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Old 02-25-2013, 09:43 AM   #21
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Originally Posted by Mushkins View Post
Thats awesome and i'm glad there's a solution that exactly meets your needs, you're not their target customer though.

Home user sales of Office are small potatoes, and the Home and Student (no outlook) edition is already deeply discounted. This is all about the Home and Business and above because it includes Outlook, the de-facto email client for businesses small and large. The big money they're after is getting small and medium businesses to steer clear of buying retail licenses for Office and get them on the Office365 subscription model with business agreements. The more businesses that hop on board, the less focus Microsoft needs to spend supporting legacy software in business and enterprise environments, and the more money they make from contract licensing without retail outlets taking their cut.

There will always be retail and OEM licensing available for those home users who need or want Office, but they are by far the market segment Microsoft cares the least about on this one.

From a small business standpoint, $8/mo/user for everything Office365 comes with is a fantastic solution compared to system-locked $300 retail licenses. By the time your typical PC refresh cycle/warranty expiry is up, you're saving money over retail license or big-ticket enterprise licensing and you're getting way more features, support, and the benefit of no exchange server for your IT department to stress about.

The system locking is just one further push convincing small/medium business IT that migrating to Office365 subscriptions instead of managing traditional Office licensing is a smart move.
Good point, this is a cost savings to MS to more people to abandon legacy apps that then need less support services.

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Wait, didn't MS loosen installs on something last year, was that Office or something for the MS Store with downloaded apps?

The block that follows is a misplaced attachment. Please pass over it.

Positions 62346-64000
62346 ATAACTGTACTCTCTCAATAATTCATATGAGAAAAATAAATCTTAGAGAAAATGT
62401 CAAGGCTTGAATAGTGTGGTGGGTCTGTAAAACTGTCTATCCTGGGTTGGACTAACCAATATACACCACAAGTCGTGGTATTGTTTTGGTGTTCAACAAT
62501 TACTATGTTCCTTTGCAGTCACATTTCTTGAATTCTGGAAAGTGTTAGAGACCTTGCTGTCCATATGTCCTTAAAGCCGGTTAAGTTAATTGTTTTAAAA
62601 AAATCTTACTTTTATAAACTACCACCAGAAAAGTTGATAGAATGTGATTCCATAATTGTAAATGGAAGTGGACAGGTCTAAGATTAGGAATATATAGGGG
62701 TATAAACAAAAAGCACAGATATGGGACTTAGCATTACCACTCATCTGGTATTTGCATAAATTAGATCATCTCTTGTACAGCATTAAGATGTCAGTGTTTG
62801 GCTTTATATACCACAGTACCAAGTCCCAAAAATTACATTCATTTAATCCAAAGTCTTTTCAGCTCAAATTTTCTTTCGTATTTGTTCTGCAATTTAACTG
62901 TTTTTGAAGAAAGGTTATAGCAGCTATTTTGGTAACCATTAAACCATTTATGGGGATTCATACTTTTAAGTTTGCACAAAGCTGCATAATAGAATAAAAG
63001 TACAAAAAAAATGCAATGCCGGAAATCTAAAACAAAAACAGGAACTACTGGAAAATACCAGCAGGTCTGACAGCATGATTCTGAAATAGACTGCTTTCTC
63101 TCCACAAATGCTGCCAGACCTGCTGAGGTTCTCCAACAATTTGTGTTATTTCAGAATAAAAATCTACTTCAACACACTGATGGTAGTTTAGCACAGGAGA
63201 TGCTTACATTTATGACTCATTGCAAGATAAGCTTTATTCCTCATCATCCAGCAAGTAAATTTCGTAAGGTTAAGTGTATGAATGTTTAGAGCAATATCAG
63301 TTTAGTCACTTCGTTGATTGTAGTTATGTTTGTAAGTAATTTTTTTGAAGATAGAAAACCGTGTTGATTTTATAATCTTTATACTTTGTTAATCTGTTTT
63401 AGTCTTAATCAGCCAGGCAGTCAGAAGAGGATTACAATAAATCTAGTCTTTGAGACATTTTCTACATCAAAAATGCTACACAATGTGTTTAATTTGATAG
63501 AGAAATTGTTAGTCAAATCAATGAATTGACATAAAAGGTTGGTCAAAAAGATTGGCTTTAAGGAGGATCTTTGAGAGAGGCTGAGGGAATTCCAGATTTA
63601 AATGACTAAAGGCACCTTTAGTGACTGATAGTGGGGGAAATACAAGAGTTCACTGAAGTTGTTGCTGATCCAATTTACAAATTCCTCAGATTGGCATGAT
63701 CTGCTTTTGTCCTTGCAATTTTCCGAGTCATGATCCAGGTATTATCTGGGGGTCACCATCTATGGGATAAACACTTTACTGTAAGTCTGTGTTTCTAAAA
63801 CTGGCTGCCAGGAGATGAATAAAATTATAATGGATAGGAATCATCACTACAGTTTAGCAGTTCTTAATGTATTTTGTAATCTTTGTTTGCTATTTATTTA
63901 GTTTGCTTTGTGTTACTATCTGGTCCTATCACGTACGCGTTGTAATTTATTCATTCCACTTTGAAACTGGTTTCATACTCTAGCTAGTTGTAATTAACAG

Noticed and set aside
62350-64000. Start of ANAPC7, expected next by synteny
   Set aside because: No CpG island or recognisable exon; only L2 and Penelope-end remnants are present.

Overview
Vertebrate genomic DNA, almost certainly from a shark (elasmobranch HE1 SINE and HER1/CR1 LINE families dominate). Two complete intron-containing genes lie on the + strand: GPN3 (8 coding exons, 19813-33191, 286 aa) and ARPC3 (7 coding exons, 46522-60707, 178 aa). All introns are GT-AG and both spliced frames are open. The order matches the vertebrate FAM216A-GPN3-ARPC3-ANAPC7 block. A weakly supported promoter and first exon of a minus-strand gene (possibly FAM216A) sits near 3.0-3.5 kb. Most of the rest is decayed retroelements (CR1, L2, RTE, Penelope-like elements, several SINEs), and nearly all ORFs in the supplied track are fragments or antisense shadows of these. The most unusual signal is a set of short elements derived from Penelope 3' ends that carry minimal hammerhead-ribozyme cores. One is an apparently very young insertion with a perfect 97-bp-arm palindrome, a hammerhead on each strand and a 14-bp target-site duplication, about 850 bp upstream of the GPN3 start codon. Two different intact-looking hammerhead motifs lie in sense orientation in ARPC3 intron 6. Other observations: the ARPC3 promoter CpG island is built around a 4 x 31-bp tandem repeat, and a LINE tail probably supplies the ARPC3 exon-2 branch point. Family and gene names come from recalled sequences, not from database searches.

Office365 gives you 5 devices to install on so thus another way they are trying to be customer friendly, but one install for the retail license is insane when compared to 5 active devices for this.
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Old 02-25-2013, 10:06 AM   #22
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Office 2010 is still available so far, for those who want a perpetual license that can be moved to their next rig. It also can be installed on the primary user's desktop and portable, whereas Office 2013 would require buying two licenses for that.

Newegg and Amazon have ratcheted the price up on 2010. Provantage.com has it for $220something, though.
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Old 02-25-2013, 01:58 PM   #23
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Originally Posted by finbarqs View Post
don't forget, you if you have to reformat your drive, you're screwed also. It's only 1 INSTALL. That's how they control it. Bad motherboard? SOL. Buy a new office! Ooooooorrrrr, buy office 365!!!
You can reformat and install all you want, You just cant reinstall it on a new system drive without obtaining a new installation ID from MS.
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Old 02-25-2013, 05:59 PM   #24
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I agree, they will not get a buy from me with that kind of license. Retail means you should be able to do what you want with and install it anywhere (up to the limit of how many computers it says). If you deactivate it on a computer, you should still be allowed to reactivate it on another computer.
Beware, when you buy a computer with MS Win8 OEM preinstalled - key is in BIOS, so, who knows if you want to change mobo on that PC?

I've same issue with new Lenovo laptop just bought - install new HDD - Lenovo says I have to buy Win8 again - they don't provide Recovery to media option on 1st boot, no Recovery discs come with laptop...Recovery made to USB drive won't work on new HDD or SSD...
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Old 02-25-2013, 07:35 PM   #25
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well microsoft hup works like the old ways... looks like that's the way to go...